While many people have an idea of what the average service member looks like, not many realize that some service members have four legs. From being on the front lines during World War I to detecting improvised explosive devices (IED) in Afghanistan, military working dogs (MWD) have been used to help service members win battles for generations. After years of being loyal partners, there comes a time for them to retire and become pets.
A MWD normally begins their training between the ages of 1-3. Some dogs maintain an efficient work ethic up to the ages of over 10, however others retire between the ages of 7-9 based on their overall effectiveness at working. A MWD can retire for a few reasons including age, medical conditions or an overall decrease in effectiveness. After retirement, the dog is eligible to be adopted by a previous handler.
“The adoption of a MWD is a very emotional and happy time for the previous handler when they finally get to bring their working dog home,” said Sgt. Darren Groseclose, a MWD handler with 2nd Law Enforcement Battalion. “The priority of who gets to adopt the MWD is based on time served with the MWD. For some reason, if a previous handler is unable to adopt the MWD then the Marine with the second most time served with the MWD will be eligible to adopt him/her.”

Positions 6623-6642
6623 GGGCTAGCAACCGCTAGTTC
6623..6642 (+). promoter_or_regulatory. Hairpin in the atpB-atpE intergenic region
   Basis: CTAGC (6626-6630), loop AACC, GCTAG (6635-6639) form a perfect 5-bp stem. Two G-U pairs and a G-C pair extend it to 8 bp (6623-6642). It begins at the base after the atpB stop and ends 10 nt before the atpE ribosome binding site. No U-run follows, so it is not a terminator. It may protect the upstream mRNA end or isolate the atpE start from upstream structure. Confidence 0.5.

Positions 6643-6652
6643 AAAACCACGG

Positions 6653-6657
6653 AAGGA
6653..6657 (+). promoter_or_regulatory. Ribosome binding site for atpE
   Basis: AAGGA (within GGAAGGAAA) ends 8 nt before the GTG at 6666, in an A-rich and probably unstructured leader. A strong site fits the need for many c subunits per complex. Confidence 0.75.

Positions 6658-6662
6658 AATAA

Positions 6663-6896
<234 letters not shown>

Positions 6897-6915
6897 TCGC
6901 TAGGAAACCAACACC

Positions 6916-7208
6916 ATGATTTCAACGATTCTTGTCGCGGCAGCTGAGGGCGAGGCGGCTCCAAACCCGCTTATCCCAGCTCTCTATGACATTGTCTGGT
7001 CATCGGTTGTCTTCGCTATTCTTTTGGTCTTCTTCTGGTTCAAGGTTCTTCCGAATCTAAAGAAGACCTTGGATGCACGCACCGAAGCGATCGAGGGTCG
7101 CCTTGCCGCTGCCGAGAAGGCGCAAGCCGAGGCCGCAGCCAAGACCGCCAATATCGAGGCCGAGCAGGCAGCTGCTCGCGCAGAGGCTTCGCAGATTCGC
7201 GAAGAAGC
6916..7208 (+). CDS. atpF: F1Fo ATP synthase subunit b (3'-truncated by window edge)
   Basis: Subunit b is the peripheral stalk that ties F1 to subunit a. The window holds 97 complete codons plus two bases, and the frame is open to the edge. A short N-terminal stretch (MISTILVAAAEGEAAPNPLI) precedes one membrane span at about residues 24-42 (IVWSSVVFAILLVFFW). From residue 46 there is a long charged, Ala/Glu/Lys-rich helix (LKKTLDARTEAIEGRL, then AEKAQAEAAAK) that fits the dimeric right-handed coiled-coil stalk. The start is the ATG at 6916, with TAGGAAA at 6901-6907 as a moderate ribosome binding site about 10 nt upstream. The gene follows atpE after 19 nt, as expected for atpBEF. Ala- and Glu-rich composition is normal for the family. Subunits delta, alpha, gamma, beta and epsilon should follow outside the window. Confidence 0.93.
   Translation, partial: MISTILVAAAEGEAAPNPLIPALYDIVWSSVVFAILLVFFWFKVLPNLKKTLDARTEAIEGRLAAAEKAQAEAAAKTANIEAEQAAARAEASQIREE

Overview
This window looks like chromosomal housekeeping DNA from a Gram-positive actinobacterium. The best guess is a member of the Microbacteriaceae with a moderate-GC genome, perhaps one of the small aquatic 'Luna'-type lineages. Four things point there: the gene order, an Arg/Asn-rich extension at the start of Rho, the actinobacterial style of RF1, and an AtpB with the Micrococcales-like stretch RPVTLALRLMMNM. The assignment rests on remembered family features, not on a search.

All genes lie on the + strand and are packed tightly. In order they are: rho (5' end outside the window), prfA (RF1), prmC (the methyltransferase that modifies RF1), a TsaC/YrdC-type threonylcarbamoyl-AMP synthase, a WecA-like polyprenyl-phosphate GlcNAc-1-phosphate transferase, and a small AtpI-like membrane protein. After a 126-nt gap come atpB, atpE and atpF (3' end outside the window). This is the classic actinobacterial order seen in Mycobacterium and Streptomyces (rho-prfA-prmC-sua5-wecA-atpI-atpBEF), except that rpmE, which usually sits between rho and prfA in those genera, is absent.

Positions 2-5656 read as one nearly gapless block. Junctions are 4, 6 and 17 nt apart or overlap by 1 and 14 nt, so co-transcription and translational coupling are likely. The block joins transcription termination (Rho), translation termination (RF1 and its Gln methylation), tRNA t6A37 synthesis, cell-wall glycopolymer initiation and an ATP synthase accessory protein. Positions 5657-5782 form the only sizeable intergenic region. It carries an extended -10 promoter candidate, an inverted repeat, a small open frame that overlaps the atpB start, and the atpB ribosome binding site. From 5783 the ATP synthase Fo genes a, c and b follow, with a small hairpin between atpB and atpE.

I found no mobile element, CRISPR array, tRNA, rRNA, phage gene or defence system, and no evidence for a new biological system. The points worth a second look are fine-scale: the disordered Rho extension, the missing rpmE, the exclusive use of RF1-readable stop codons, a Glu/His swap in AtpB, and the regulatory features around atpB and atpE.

The process of adopting an MWD consists of a handful of things and can be completed from start to finish in approximately 20-30 working days.
“The biggest thing to ensure is that an MWD that was trained to bite no longer has the desire to do so,” Groseclose said. “A vet screening is done to ensure that all MWDs are fixed prior to adoption. They also include a workload of paperwork ranging from the commands authorizing the disposition of the MWD, 6 months of the MWD’s documented training records, a video of the MWD not showing aggressive behaviors and an adoption packet submitted by the adoptee.”
As a MWD waits for their adoption to be processed, they will still be taken out for physical conditioning on a daily basis. The MWD will still be seen by a vet on a monthly basis with the only difference being they won't be taken to training or team building.
“Once the MWD is officially retired, the dog goes to, what we in the MWD community call, Camp Couch - their forever home,” Groseclose said. “As far as responsibilities for the adopter, giving the MWD a loving home and caring for it is all that is required.”